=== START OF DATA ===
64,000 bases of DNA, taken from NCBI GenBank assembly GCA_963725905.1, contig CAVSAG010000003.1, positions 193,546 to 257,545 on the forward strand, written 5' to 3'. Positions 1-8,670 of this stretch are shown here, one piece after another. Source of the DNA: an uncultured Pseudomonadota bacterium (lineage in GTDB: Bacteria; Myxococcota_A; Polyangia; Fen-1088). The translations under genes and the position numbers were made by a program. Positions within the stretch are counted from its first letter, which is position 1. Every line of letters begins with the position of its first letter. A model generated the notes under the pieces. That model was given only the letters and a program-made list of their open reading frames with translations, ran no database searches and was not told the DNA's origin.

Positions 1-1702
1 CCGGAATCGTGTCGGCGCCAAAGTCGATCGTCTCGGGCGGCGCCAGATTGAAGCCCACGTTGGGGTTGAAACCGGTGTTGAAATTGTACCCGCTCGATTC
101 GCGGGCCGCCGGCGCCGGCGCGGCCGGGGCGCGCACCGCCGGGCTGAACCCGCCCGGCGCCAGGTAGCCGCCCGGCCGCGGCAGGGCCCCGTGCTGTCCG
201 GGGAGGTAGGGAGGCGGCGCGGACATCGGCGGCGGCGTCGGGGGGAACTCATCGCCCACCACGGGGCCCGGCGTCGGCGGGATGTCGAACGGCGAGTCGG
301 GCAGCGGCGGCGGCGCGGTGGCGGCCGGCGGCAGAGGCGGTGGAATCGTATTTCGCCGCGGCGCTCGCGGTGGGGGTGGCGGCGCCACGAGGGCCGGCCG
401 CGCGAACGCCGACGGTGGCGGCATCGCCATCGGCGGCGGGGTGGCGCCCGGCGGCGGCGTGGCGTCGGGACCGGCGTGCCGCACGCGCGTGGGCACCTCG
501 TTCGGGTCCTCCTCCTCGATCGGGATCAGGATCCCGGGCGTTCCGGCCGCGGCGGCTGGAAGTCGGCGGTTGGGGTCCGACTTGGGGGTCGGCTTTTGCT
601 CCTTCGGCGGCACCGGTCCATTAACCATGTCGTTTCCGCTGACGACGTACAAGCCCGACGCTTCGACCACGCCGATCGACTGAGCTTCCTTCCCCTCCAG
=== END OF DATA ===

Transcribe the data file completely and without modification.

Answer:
64,000 bases of DNA, taken from NCBI GenBank assembly GCA_963725905.1, contig CAVSAG010000003.1, positions 193,546 to 257,545 on the forward strand, written 5' to 3'. Positions 1-8,670 of this stretch are shown here, one piece after another. Source of the DNA: an uncultured Pseudomonadota bacterium (lineage in GTDB: Bacteria; Myxococcota_A; Polyangia; Fen-1088). The translations under genes and the position numbers were made by a program. Positions within the stretch are counted from its first letter, which is position 1. Every line of letters begins with the position of its first letter. A model generated the notes under the pieces. That model was given only the letters and a program-made list of their open reading frames with translations, ran no database searches and was not told the DNA's origin.

Positions 1-1702
1 CCGGAATCGTGTCGGCGCCAAAGTCGATCGTCTCGGGCGGCGCCAGATTGAAGCCCACGTTGGGGTTGAAACCGGTGTTGAAATTGTACCCGCTCGATTC
101 GCGGGCCGCCGGCGCCGGCGCGGCCGGGGCGCGCACCGCCGGGCTGAACCCGCCCGGCGCCAGGTAGCCGCCCGGCCGCGGCAGGGCCCCGTGCTGTCCG
201 GGGAGGTAGGGAGGCGGCGCGGACATCGGCGGCGGCGTCGGGGGGAACTCATCGCCCACCACGGGGCCCGGCGTCGGCGGGATGTCGAACGGCGAGTCGG
301 GCAGCGGCGGCGGCGCGGTGGCGGCCGGCGGCAGAGGCGGTGGAATCGTATTTCGCCGCGGCGCTCGCGGTGGGGGTGGCGGCGCCACGAGGGCCGGCCG
401 CGCGAACGCCGACGGTGGCGGCATCGCCATCGGCGGCGGGGTGGCGCCCGGCGGCGGCGTGGCGTCGGGACCGGCGTGCCGCACGCGCGTGGGCACCTCG
501 TTCGGGTCCTCCTCCTCGATCGGGATCAGGATCCCGGGCGTTCCGGCCGCGGCGGCTGGAAGTCGGCGGTTGGGGTCCGACTTGGGGGTCGGCTTTTGCT
601 CCTTCGGCGGCACCGGTCCATTAACCATGTCGTTTCCGCTGACGACGTACAAGCCCGACGCTTCGACCACGCCGATCGACTGAGCTTCCTTCCCCTCCAG